The Tech 10: Google Wants Your Files, Verizon Wants Your Apps and MySpace Wants to Feed Your Friends
Note: John Paczkowski is on vacation and won’t be writing or posting videos until he returns next Monday.
To keep you abreast of tech news while he’s away, we’re compiling a daily digest of 10 must-read tech stories. Our Tech 10 appears below.
- Google U-Store-It: The online search leader is prepping a service enabling users to store on the company’s computers any files (text, music, video) kept on personal-computer hard drives, reports The Wall Street Journal. The password-protected system would allow Internet access to the files from any computer or mobile device.
- Verizon Opens Wide and Says ‘Yah’: In a sign that “U.S. phone carriers’ iron grip on the wireless industry may finally be loosening,” (according to The Wall Street Journal) Verizon Wireless will open its network to wireless devices, software and applications not offered by the company. Verizon plans a conference to detail “the standards and get input from the development community” about how so-called “BYO phones” will be allowed on its network early in 2008.
- MySpace Feeds You and Your Friends: The social-networking giant will unveil on Thursday “Friend Updates,” its news-feed feature. Michael Arrington of TechCrunch explains it all for you.
- InterActiveCorp to Activate China Web Site: IAC/InterActiveCorp plans to invest $100 million on an Internet start-up in China, shipping its Ask.com search engine to that hot market as well, according to The Wall Street Journal.
- Intuit Grabs Homestead: The financial software firm has paid $170 million for the small-business Web service provider, a move Eric Eldon of VentureBeat posits will help the aging Intuit “stay relevant to the growing number of businesses that rely on Web-based services.”
- Reduce the Price, and They Will Buy: Deep discounts in its PlayStation 3 video-game console reaped high sales for Sony post-Thanksgiving. The 245% jump in North American PS3 units sold, according to Bloomberg, reflects price cuts Sony initiated to boost the console’s competitive edge against Microsoft’s Xbox 360 and Nintendo’s Wii.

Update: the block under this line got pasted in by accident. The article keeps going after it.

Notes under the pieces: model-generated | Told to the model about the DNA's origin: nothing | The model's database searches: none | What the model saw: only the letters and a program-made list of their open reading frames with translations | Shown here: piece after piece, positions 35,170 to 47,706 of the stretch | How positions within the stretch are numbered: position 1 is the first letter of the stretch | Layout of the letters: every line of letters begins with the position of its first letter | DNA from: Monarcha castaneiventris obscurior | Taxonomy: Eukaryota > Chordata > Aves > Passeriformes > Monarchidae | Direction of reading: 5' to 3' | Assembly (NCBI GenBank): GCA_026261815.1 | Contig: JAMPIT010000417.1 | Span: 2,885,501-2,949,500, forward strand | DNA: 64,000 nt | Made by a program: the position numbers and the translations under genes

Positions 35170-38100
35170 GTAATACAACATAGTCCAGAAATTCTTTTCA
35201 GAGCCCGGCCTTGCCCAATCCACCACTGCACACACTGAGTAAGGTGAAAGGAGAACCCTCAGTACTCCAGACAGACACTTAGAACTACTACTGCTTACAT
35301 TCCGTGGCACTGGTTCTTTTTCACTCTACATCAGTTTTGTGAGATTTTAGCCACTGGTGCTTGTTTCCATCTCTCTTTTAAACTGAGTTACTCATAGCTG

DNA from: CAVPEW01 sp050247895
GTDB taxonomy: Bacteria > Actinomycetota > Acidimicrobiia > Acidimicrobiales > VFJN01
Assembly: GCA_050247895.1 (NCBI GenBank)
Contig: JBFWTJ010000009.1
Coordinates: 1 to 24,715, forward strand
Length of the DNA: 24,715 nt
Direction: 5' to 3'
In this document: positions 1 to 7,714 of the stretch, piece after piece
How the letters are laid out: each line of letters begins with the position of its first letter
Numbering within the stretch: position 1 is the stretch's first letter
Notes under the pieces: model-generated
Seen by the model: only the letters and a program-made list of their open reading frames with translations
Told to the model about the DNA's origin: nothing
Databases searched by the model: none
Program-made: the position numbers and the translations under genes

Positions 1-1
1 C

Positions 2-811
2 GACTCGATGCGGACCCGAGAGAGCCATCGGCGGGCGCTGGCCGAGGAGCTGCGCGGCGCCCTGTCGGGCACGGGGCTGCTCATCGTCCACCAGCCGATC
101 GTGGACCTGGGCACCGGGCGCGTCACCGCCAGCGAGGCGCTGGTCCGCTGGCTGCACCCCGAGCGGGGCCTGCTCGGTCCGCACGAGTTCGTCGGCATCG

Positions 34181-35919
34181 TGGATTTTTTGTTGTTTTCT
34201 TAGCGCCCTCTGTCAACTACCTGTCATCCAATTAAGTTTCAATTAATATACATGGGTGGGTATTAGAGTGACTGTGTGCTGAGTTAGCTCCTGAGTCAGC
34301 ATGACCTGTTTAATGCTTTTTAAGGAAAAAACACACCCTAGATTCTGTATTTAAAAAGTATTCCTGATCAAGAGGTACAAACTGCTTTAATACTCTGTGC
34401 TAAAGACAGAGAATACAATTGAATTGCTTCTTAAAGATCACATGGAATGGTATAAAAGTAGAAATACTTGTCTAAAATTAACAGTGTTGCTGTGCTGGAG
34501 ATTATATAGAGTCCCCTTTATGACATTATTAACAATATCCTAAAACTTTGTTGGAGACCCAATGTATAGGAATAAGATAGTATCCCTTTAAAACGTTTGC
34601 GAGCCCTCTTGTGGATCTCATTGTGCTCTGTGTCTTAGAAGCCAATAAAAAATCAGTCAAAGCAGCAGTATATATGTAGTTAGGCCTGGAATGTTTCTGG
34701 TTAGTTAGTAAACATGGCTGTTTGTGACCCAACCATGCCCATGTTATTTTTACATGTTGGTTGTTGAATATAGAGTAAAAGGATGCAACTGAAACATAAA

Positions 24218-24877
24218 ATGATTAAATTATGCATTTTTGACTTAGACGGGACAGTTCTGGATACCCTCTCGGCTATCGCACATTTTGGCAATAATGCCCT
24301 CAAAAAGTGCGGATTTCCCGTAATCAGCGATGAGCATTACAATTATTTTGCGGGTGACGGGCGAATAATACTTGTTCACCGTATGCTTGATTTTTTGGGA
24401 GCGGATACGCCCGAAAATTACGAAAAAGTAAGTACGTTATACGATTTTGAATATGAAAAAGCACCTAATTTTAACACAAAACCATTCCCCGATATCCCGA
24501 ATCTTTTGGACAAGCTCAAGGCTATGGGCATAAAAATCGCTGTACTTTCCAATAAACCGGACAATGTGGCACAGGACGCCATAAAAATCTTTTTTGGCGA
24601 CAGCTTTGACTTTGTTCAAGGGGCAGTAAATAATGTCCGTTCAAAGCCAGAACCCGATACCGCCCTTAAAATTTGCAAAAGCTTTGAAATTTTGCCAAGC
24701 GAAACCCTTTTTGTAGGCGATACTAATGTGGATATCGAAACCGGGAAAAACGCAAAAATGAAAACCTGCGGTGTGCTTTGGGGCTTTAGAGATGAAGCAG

- NBC Universal Sees the TiVo Light: The broadcaster announced today that it had signed a deal to become the first of the major TV networks to use TiVo’s viewership research and interactive ad products, according to The Wall Street Journal.
- Yahoo Flubs Cyber Monday: Outages plagued the online company yesterday during heavy holiday traffic on Cyber Monday, the first Monday after Thanksgiving when many online merchants offer discounts to woo consumers. Tech Check’s Jim Goldman says Yahoo scrambled throughout the day to fix the problem, but thousands of merchants were adversely affected.
- An End to Coal in Our Lifetime? Google is mobilizing its considerable resources to eliminate one resource: coal-generated electricity. The initiative, known as RE<C, will focus on solar, wind, geothermal and other potential breakthrough technologies. But there’s no guarantee Google’s push to develop electricity from renewable energy resources, says Doug Caverly of WebProNews“will have more luck than however many corporations and inventors have already tried their hands at this sort of thing.”
- Tiffany Miffed at eBay: The renowned retailer of fine jewelry has accused the online auctioneer of abetting the sales of counterfeits, reports the New York Times. Tiffany’s lawsuit seeks to force eBay to change its auction procedures, which, if successful, could jeopardize eBay’s business model.
–posted by Associate Editor John Sullivan